French giants Auchan, Peugeot face prosecution in Ukraine over work in CrimeaBusiness & Economy April 28, 6:13
White House boasts it ‘isolated Russia’ at UNWorld April 28, 6:07
St Petersburg’s landmark cathedral to get patriarchal statusSociety & Culture April 28, 3:07
Russians to be proud of its F1 racer Daniil Kvyat - Toro Rosso principalSport April 28, 3:02
Moscow holds first night rehearsal of Victory Day ParadeMilitary & Defense April 28, 1:18
Russia’s Kvyat expects full-house attendance at 2017 F1 Russia GP in SochiSport April 28, 1:14
Only OPCW investigation can bring up truth on Khan Sheykhun chemical attack — MoscowWorld April 27, 23:37
Kvyat to race at home F1 GP in Sochi with new helmet design depicting him riding torpedoSport April 27, 21:43
Maria Sharapova gets into quarterfinal of tournament in StuttgartSport April 27, 21:16
MOSCOW, December 12. /TASS/. Russian President Vladimir Putin’s visit to Japan, scheduled for December 15-16, will not settle the territorial dispute, but will improve bilateral relations, Russian experts concurred on Monday at a news conference on Russian-Japanese relations.
"The visit will be used to disprove the point of view that Russia is allegedly pursuing a pro-Chinese policy in the region," the director of the Institute for Far Eastern Studies at the Russian Academy of Sciences said.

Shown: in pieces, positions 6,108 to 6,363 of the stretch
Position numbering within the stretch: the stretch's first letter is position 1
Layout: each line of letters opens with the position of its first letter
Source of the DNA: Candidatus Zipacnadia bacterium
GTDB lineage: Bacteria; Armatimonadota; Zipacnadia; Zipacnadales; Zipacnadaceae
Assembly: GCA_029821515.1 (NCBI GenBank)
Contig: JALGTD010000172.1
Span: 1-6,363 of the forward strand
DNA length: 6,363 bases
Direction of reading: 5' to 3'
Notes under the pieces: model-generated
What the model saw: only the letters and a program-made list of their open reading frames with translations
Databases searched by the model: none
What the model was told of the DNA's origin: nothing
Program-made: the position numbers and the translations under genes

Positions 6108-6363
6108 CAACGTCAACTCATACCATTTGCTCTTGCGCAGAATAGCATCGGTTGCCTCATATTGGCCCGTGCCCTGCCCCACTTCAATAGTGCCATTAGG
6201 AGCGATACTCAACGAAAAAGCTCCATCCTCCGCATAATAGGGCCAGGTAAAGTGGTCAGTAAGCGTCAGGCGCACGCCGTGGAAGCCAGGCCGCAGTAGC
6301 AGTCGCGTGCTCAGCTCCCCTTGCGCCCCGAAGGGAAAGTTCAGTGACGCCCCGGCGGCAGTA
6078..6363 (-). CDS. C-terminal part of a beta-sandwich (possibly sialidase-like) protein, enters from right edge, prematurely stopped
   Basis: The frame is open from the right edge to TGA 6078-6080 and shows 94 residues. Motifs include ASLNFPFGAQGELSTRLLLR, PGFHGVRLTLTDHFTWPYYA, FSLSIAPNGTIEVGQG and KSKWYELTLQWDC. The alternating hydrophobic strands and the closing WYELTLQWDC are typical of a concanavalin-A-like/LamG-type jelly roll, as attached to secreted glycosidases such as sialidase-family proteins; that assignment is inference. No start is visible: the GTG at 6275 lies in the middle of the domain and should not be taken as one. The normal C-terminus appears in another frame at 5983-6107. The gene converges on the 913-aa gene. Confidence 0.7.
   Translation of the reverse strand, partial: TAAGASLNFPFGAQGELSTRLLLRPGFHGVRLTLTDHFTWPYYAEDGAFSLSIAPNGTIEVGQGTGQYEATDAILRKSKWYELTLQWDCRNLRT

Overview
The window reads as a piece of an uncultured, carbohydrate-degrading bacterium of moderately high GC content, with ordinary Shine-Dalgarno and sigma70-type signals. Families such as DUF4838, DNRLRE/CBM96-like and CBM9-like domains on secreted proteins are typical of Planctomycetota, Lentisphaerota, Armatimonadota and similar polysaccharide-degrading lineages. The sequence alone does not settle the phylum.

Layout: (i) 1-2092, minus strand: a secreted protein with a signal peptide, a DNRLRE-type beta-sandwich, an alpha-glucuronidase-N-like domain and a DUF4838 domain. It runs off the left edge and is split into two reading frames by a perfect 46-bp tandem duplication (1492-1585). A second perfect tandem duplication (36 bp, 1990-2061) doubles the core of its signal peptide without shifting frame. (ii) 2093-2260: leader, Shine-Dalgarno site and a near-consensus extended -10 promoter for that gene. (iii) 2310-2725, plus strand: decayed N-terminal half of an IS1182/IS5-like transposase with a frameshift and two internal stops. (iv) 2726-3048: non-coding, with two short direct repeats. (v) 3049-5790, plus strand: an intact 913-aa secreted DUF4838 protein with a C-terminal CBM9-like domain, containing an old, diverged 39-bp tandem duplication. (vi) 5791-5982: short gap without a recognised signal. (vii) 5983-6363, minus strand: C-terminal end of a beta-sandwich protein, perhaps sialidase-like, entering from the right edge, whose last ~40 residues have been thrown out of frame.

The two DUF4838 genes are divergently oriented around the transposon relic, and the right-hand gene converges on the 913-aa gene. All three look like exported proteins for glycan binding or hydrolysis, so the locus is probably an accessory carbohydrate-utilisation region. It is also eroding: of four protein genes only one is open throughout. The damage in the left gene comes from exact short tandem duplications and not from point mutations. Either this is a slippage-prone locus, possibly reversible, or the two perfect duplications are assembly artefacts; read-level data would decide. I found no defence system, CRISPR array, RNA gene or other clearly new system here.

"On the contrary, the visit of Russian President Vladimir Putin to Japan confirms flexibility and independence of the Russian foreign policy. This visit will not solve the territorial problem, but it won’t worsen it either, and will improve bilateral relations," Sergey Luzyanin said.
The head of the Institute’s center for Japanese studies, Valery Kistanov, believes "issues of economic cooperation as well as the development of mutually advantageous cooperation in other spheres will be in the focus".
"In all appearances, we can hardly expect a breakthrough (on the disputed Kuril Islands) at that meeting," he believes. "The positions of the sides on the issue of the islands differ strongly," the expert said.
In reply to reporters’ query whether he admitted in principle the return of the islands to Japan, Kistanov said "theoretically I admit this, but practically this is absolutely ruled out".
"Everything revolves around what could be a possible compromise," he went on. "Evidently, a certain formula of how we will move further in the settlement of that issue will be worked through during a meeting of the Japanese and Russian leaders," Kistanov said.
He said having a certain road map worked out for the settlement of the row and the signing of a peace treaty would be a good result of the talks.
Kistanov also expressed hope that the package of documents scheduled for the signing in Tokyo on December 16 will help reverse the trend towards a decline in mutual trade.